SAN ANTONIO – If there's one explanation for how Michigan has turned the mediocre defensive team from a season ago into one of the finest defenses in college basketball, it is this: John Beilein's team allowed opponents to shoot fewer 3-pointers than all but a handful of teams in the sport this season.
This is not a coincidence.
"Coach Beilein hates 3s," senior guard Jaaron Simmons said Sunday, a day before Michigan faces Villanova in the national title game. "He hates when other teams make 3s."
This has been drilled into the heads of the Wolverines since this team's first practice in fall. They are told to not give up 3-pointers. They are told to stay high in the gaps. Sure, you should sprint out to the 3-point line to contest any time an opponent has an open 3-pointer. But more important is not allowing an opponent to get that open 3-pointer in the first place: Keep your man in front of you, don't allow your man to make an easy pass to another 3-point shooter, execute your individual defensive role in order to make your team's defense shine.
"If someone makes a 3 in practice and it's highly contested, it's kind of OK, but if you give up a 3 and it's lightly contested, you're going to get some heat for it," Simmons said. "It depends on how many times you do it. You might have to run to the top of the Crisler Center."
This is not a team whose defense is built around a single elite defender, like Texas was centered around the shot-blocking brilliance of Mohamed Bamba or like West Virginia was dependent on the non-stop intensity of Jevon Carter. This is team defense in the truest sense of the phrase. It has recorded the nation's third-best defensive efficiency by allowing less than 30 percent of opponents' shots to be 3-pointers, ranking fifth in the country.
The Michigan philosophy reflects the perfect defensive answer to today's 3-point heavy basketball. Teams prefer to shoot high-percentage shots at the rim or the long-distance shots that are worth an extra point. Analytics types say the worst shots in basketball are long, contested 2-pointers. So Michigan tries to force teams into taking those shots. "A lot of people don't work on taking tough 2s or making tough 2s," Michigan senior Muhammad-Ali Abdur-Rahkman said. "That's what we try to make offenses do."
Said Michigan sophomore Charles Matthews: "The mid-range game is a lost art in basketball."
This philosophy is of vital importance on Monday night, one game after an on-fire Villanova obliterated a Final Four record with 18 made 3-pointers. The national title game will be one team's greatest strength against another team's greatest strength. A big reason for Villanova being one of the most efficient collegiate offenses we've ever seen has been 3-point shooting. As a team, Villanova shoots 40.1 percent from 3-point range, which ranks 11th in college basketball; of the teams that shoot a better percentage from beyond the arc than Villanova, none of those teams shoot nearly the volume of 3-pointers that Villanova does. (Close to 50 percent of Villanova's attempted shots come from 3-point land, ranking 12th in the nation.)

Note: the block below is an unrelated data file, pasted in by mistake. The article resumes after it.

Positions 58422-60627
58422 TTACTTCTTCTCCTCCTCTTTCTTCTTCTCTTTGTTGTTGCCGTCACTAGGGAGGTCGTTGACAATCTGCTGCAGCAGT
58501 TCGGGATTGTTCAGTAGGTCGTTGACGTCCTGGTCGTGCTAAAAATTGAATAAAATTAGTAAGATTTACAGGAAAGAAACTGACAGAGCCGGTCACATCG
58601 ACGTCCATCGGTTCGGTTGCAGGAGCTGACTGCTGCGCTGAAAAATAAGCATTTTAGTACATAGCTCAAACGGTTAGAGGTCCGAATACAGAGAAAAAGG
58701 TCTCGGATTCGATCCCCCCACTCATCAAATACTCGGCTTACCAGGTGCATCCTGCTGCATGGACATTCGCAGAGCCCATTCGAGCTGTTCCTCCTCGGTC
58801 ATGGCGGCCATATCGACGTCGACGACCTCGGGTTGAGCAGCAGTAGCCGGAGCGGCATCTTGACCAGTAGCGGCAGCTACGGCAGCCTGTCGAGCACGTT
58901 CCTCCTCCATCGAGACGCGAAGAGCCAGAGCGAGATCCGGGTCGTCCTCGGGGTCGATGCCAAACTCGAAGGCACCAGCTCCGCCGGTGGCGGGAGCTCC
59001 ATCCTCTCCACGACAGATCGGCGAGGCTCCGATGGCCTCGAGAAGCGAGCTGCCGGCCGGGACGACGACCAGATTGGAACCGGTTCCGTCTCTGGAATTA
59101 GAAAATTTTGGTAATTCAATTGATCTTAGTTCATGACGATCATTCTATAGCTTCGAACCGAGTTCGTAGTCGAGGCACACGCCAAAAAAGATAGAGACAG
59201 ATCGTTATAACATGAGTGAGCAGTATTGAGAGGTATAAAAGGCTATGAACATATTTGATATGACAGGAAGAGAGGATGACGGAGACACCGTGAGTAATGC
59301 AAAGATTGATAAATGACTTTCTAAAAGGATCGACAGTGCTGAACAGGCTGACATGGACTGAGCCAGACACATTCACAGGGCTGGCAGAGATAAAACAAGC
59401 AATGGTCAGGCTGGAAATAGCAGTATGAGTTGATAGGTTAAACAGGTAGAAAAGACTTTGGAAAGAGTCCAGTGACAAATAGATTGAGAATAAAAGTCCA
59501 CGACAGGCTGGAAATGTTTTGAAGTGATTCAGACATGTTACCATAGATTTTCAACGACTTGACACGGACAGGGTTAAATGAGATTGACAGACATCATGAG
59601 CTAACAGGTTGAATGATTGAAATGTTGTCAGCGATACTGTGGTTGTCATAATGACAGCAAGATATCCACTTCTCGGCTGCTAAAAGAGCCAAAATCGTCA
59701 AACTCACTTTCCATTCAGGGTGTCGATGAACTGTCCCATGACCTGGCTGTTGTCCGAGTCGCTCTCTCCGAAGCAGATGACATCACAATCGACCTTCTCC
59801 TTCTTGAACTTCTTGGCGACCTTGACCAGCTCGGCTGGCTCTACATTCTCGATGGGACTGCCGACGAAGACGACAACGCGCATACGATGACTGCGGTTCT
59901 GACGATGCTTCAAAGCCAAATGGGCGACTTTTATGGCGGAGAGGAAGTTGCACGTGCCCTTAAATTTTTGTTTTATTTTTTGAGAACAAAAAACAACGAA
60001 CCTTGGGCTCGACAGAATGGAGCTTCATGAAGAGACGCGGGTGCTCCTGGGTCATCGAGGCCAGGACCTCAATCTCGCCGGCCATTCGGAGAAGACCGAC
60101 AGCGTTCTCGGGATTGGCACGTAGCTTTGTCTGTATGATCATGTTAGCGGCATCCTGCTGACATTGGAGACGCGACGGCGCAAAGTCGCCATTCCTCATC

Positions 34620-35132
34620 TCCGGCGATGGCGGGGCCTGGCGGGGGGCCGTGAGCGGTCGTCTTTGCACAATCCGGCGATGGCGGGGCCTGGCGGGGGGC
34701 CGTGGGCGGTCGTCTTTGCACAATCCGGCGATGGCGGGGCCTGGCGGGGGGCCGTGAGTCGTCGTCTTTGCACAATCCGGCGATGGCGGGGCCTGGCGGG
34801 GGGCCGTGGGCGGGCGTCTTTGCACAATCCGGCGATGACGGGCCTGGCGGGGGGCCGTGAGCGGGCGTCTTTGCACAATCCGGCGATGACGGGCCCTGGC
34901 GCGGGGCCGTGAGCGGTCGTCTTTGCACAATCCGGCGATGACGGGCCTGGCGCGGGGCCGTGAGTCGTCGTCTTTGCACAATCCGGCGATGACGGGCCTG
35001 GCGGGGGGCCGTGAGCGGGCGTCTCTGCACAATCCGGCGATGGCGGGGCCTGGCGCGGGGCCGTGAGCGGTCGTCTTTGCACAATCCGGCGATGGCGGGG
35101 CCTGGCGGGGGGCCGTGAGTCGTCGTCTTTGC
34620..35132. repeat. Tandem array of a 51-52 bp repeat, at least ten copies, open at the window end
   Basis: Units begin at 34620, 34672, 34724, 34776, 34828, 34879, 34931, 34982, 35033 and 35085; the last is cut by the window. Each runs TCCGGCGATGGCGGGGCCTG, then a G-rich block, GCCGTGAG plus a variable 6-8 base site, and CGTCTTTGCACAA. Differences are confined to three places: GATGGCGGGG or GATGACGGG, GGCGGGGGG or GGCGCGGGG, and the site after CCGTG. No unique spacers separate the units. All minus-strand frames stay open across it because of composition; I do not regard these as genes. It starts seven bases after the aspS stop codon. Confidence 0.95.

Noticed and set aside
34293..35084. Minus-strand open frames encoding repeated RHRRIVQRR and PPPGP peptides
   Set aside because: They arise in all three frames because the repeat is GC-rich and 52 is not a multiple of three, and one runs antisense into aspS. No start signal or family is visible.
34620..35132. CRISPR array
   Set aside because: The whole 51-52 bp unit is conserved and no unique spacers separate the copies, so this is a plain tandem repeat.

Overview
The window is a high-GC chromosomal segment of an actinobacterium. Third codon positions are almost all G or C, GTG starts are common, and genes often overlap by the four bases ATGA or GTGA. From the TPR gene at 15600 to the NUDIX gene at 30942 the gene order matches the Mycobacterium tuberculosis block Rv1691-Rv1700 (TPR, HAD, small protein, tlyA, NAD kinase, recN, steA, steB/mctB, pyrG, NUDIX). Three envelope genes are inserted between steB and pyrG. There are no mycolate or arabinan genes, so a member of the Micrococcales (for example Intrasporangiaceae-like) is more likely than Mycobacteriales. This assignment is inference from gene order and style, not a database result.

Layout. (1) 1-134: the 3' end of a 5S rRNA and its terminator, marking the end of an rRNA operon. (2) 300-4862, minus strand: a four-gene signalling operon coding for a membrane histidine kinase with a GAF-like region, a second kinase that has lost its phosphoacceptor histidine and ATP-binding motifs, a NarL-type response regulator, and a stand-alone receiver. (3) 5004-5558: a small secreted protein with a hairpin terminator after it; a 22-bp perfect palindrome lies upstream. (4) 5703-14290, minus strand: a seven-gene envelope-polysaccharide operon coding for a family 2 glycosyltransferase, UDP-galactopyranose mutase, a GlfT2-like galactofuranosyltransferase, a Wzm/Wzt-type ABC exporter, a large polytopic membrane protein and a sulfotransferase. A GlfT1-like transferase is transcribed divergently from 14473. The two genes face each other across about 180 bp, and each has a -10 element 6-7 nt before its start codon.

"This is the Golden State Warriors here," Beilein said. "This is a Draymond Green type of thing where your guys can shoot it, they can pass it, they can do everything. It's like we like to play as well, and it's a great concept. It's one I'm very familiar with. It doesn't mean we can stop it."
Michigan couldn't stop something similar in January, when the Wolverines had two chances at it. Two times that month, Michigan played Purdue, which was the nation's second-most efficient offense this season, and was similarly built on 3-point shooting. (Purdue ranked second in the nation in 3-point shooting percentage.) Two times that month, Michigan lost close ones. The first game, Purdue made 12 of its 21 3-pointers; the second game, Purdue made 11 of its 20 3-pointers.
But when those teams met again in the Big Ten Tournament title game, as Michigan was becoming the hottest team in the country, the Wolverines flipped the script. Michigan held Purdue to only 17 3-point attempts, and Purdue never got rolling from 3-point range, only making four shots from beyond the arc and Michigan won 75-66.
In the NCAA Tournament, here are the 3-point shooting stats of Michigan's first five opponents:
- vs. Montana: 3 of 15
- vs. Houston: 7 of 18
- vs. Texas A&M: 3 of 15
- vs. Florida State: 4 of 17
- vs. Loyola-Chicago: 1 of 10
"Going back to our first game against Purdue – we made some big-time mistakes in that game," Michigan senior Duncan Robinson said. "That was a big film session for us, because we learned we can't play that way going forward. It's intensity and energy first and foremost. It's about flying around and making it tough on the opponent."
Making 3-point shooting tough on Villanova is Michigan's No. 1 task on Monday night. If Villanova can get the number of open looks that the Wildcats got against Kansas on Saturday night – a shocking number of Villanova's 40 3-point attempts were wide open, especially in the first half – then Michigan is dead in the water.
But there's a devil's bargain in defending this Villanova juggernaut. While so much of the Wildcats' offensive relies on 3-point shooting, having five effective 3-point shooters on the floor at all times also open up the rest of the court for Villanova's offense. Villanova's offense might thrive off 3-pointers, but the team also ranks third in the nation in shooting percentage from inside the arc.
Damned if you do, damned if you don't.